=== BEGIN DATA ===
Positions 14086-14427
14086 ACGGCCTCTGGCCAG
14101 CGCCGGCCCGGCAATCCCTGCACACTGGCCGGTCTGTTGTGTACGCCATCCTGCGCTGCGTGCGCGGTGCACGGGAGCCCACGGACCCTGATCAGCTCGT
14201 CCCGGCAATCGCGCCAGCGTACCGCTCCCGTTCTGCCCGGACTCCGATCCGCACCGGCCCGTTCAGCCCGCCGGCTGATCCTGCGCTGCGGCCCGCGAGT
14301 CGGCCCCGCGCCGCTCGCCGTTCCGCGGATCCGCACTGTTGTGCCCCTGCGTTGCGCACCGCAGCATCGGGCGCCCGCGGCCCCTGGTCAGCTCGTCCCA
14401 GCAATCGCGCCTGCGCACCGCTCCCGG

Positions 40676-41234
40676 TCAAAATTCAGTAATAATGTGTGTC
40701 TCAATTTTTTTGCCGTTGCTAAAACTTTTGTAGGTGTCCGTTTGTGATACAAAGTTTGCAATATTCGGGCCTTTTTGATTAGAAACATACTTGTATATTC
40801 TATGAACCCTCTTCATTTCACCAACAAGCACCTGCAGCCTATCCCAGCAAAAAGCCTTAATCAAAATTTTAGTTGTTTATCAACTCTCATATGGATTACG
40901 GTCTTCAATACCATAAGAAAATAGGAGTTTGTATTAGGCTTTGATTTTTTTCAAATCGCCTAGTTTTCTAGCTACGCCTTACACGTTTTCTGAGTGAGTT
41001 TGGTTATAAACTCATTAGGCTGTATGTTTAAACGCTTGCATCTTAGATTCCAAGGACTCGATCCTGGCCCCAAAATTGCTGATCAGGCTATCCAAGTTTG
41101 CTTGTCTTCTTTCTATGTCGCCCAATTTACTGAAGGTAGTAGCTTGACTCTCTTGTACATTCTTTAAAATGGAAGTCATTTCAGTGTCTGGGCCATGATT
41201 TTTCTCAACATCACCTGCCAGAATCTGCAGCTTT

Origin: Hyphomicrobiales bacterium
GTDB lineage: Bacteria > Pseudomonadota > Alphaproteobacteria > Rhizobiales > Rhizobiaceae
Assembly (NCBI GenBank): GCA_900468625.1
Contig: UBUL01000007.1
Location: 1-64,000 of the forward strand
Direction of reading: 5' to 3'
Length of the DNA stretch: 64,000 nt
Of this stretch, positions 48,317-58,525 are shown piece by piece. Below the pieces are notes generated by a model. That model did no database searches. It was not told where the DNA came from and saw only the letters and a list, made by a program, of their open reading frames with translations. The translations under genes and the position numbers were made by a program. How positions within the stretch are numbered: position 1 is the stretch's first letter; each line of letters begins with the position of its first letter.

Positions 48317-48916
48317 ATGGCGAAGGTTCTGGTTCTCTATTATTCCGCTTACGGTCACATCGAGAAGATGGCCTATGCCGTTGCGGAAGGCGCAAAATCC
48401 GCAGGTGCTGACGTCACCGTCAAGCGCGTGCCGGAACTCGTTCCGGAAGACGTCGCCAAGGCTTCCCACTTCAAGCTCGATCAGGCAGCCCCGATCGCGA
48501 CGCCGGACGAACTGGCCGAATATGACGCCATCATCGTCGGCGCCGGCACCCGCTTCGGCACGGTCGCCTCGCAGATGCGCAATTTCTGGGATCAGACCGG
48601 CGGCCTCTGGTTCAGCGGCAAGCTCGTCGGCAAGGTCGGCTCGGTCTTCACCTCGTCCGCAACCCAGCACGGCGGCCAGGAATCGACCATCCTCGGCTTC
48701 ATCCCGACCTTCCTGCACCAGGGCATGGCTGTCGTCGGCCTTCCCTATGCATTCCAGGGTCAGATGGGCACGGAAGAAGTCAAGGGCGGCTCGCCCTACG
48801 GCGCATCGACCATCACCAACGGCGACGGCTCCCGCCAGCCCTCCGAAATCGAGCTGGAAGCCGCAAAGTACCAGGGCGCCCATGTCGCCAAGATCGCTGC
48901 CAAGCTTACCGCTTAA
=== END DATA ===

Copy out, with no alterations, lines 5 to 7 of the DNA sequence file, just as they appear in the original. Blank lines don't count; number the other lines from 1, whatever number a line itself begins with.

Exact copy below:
14301 CGGCCCCGCGCCGCTCGCCGTTCCGCGGATCCGCACTGTTGTGCCCCTGCGTTGCGCACCGCAGCATCGGGCGCCCGCGGCCCCTGGTCAGCTCGTCCCA
14401 GCAATCGCGCCTGCGCACCGCTCCCGG

Positions 40676-41234